There are many ways to get involved and contribute to the WebKit Project. To start contributing code, you can follow the setup steps outlined here.
Here is a brief list of what you’ll need to do in order run a custom development build of WebKit:
- Install the proper developer tools
- Download the WebKit source code.
- Build from source.
- Run your custom build of WebKit.
Installing Developer Tools
You’ll need the right tools to build WebKit from source code. Each platform has different instructions.
- OS X and iOS Simulator Follow the instructions on the Installing Developer Tools page.
- Windows Follow the Installing Developer Tools instructions on the WebKit for Windows page.
- GTK Follow the instructions on the BuildingGTK wiki page.
- WPE Follow the instructions on the WPE wiki page.
Getting the Code
To download a pre-built bundle containing the latest WebKit, download a build from the WebKit Build Archives. You can also download a snapshot of the WebKit source code in a tarball archive.
- macOS and iOS Follow the steps on Getting the Code.
- Windows Follow the steps in the WebKit for Windows page.
With the right tools installed and a copy of the source, you’re ready to build WebKit. Grab a cup of your preferred beverage and follow the steps in the Building WebKit guide.
When you are able to build WebKit successfully, you can use the run scripts included in the WebKit source files to run your personal build of WebKit. See the Running WebKit reference page.
See the Debugging WebKit reference page.
Congratulations! You’re up and running. Now you can begin coding in WebKit and contribute your fixes and new features to the project. For details on submitting your code to the project, read Contributing Code.
Staying in Touch
Before getting in touch with WebKit developers using any of the avenues below, make sure that you have checked our page on how to ask questions about WebKit.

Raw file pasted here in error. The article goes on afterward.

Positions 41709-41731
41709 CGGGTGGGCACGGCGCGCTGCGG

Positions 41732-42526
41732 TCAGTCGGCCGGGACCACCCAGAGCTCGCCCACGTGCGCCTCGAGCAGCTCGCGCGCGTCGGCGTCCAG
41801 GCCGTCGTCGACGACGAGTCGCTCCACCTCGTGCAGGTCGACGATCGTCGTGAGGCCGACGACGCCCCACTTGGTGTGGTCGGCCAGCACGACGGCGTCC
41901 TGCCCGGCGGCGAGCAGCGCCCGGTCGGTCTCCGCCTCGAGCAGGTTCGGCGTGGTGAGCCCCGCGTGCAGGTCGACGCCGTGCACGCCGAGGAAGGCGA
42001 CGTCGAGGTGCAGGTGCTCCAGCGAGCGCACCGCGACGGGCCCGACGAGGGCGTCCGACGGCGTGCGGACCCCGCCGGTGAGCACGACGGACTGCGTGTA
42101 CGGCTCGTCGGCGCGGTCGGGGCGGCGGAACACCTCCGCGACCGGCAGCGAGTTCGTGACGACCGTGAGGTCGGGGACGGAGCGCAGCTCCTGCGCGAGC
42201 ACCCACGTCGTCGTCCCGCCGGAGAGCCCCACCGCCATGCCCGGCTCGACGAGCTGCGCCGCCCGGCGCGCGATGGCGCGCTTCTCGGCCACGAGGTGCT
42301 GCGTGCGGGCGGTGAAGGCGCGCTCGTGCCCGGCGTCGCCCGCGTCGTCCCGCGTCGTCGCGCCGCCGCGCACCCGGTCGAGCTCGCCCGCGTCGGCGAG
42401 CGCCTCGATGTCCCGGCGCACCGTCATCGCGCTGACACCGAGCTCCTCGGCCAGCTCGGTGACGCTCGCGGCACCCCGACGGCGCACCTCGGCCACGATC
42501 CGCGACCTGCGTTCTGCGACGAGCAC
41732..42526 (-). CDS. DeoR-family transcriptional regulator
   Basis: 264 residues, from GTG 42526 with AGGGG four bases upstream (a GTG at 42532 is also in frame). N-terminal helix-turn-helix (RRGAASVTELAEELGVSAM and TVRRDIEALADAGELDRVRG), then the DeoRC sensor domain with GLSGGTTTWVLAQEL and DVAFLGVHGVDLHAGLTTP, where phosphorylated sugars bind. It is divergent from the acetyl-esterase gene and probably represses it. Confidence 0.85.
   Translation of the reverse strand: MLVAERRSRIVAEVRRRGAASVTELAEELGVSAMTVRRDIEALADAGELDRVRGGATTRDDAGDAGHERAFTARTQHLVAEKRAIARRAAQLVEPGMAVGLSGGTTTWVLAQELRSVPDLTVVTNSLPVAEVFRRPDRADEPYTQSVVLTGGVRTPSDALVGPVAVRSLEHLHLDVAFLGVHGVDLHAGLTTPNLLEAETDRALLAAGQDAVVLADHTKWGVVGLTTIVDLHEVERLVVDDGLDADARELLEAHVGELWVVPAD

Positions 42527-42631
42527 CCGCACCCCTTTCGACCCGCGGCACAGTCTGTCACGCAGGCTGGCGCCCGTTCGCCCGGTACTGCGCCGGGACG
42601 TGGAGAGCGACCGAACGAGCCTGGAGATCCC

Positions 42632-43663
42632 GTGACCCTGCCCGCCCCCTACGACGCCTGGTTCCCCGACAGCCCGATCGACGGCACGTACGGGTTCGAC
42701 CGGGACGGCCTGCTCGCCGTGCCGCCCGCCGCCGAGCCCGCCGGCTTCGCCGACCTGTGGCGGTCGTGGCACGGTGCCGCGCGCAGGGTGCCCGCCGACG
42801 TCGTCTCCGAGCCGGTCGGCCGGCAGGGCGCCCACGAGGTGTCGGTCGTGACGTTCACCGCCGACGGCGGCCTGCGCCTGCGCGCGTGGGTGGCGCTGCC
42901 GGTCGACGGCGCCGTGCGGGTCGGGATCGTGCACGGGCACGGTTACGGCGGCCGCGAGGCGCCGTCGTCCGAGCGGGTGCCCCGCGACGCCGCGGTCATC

You can find WebKit developers, testers, and other interested parties on the #WebKit Slack workspace. Use the button below to register an account and join the discussions on Slack.
There are a number of mailing lists for WebKit related topics. Archives for all the lists as well as information on joining them are available on the individual list page.
- For requests for help related to using WebKit, direct it to webkit-help. Most questions will go to this mailing list. Usual topics include how to build WebKit, how to use WebKit’s APIs, how to embed WebKit, and how to port WebKit.
- For WPE
specific discussions use webkit-wpe.
- For WebKitGTK specific discussions use webkit-gtk.
- If you are looking for or have a WebKit-related job, post it to webkit-jobs.
- Discussion of the WebKit project’s development happens on webkit-dev. If you do not intend to contribute patches to WebKit, you should direct your questions to webkit-help.
- Notification of review requests are sent to webkit-reviews. Bugzilla automatically notifies this list of all patches awaiting review. Subscribe to it if you are a WebKit reviewer or just want to follow along.
- New repository commit information is automatically sent to webkit-changes. Subscribe and stay abreast of the latest changes.
- New bugs are assigned to the webkit-unassigned by default, which is notified of the new bugs, as well as their updates and changes.
- If you would like to discuss development of applications using WebKit on OS X or iOS, the right place is the Apple Developer Forums.
You can report new bugs and monitor the state of existing bugs in our Bugzilla, in the WebKit product.
Other Useful Info
Trac Want to know more about what we’re up to? Check out WebKit Trac where you can browse the source and see our changes.
Build Bot Another way to see the current state of things is our build bot. This build system helps us identify build and test case failures fast, and as such is invaluable to us.